Cumulus Networks provides a service known as the Cumulus Workbench. This service is an infrastructure made of physical switches, virtual machines running in Google Compute Engine (GCE), virtual machines running on our own hardware and bare metal servers. It allows prospective customers and partners to prototype network topologies, test out different configuration management tools, and get a general feeling for open networking. The workbench is also utilized for our boot camp classes.

Right now, we are completely rewriting the workbench backend! Many of the changes that we’re making are to the technical plumbing, so they’re behind the scenes. Monitoring the various workbench components is critical, as any downtime can easily affect a prospective sale or even an in-progress training session. Since our infrastructure is a mix of virtual machines, physical servers and switches, I needed one place to help me monitor the health of the entire system.

We use Puppet for automating our internal infrastructure. I chose Puppet since it holds most of my operational experience, but I firmly believe that the best automation tool is the one that you choose to use! If you want more details on how we use Puppet for automation, I will be speaking in depth about it in this webinar.  I paired up Puppet with Hiera, a key/value pair data store, which enables us to store much of our site-specific data such as passwords in a contained location.  Check out this space for an announcement soon releasing our new workbench code to the public!

I decided against using Icinga or Nagios. In my experience, Nagios’s performance seems to suffer greatly after a few hundred nodes, which makes it difficult for me to use the smallest instance possible. Icinga is a popular fork from the original Nagios codebase, and much of the development effort is focused on performance or speed enhancements. Icinga has an excellent community and great performance, but I wanted to go for a more radical change. So I chose Sensu, which is normally a server monitoring tool, and am using it for monitoring Cumulus Linux.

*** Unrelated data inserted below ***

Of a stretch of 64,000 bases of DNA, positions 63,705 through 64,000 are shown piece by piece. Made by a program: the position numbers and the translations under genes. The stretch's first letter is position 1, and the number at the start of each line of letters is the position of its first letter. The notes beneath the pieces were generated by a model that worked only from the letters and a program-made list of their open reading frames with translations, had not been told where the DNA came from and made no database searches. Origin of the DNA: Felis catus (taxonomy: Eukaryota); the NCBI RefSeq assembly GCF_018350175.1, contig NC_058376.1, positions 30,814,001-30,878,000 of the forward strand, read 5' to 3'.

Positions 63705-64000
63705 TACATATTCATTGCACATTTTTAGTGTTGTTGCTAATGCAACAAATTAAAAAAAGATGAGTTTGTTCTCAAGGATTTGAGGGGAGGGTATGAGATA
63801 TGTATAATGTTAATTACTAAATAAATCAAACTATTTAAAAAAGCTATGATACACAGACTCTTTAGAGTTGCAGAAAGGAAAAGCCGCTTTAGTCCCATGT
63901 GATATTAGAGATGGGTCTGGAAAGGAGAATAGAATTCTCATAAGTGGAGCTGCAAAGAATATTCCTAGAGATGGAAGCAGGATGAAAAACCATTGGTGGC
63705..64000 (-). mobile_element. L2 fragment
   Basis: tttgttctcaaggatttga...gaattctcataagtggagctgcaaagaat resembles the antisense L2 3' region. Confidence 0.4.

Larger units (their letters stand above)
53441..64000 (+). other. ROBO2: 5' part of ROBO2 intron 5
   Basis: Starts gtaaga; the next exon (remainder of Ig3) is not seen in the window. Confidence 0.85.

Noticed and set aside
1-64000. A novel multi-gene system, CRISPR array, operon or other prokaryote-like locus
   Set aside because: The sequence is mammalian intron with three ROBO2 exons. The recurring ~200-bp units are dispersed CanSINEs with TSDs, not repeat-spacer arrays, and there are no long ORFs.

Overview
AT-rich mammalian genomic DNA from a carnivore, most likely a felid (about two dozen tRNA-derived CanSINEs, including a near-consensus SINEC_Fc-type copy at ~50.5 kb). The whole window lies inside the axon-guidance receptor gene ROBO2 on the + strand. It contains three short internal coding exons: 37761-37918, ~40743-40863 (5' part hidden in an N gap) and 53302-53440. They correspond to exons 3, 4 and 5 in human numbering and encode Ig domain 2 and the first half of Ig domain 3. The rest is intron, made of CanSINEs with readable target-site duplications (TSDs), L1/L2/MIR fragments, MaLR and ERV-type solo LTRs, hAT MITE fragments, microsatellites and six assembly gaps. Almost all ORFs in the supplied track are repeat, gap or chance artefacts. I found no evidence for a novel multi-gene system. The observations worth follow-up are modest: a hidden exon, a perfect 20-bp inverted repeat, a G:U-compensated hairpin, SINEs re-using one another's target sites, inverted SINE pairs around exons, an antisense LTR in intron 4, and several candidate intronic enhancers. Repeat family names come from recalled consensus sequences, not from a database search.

Sensu uses a very distributed model, which scales well over a large number of nodes. It also has a great amount of flexibility in its check system since they introduced handlers. A handler is an action that is performed when a problem is noted. For example, if the web server is down, a handler could perform a service restart. It doesn’t solve the root problem, but when it’s late at night and I want the problem solved, the less work I have to do, the better!

sensu-diagram-87a902f0

Sensu diagram courtesy of Sensu documentation

One of the best parts of open source software is the community. With Sensu, it’s a necessity!  Sensu is moving from a monolithic community check repository to a directory of multiple repositories.

Sensu was pretty easy to set up with Puppet, thanks to a lot of hard work by the community.  Much of the shared community work made this a snap, such as Puppet’s RabbitMQ module, Tom de Vylder’s redis module, Sensu’s Sensu module and Yelp’s Uchiwa module.

Using these modules gives me more time for configuring checks and takes less time to configure the monitoring server itself.

We want to hear about your monitoring stories too!  What are you using and why? What have you monitored? Do you have any custom checks that would help others? Join or start a conversation in the Cumulus Networks Community!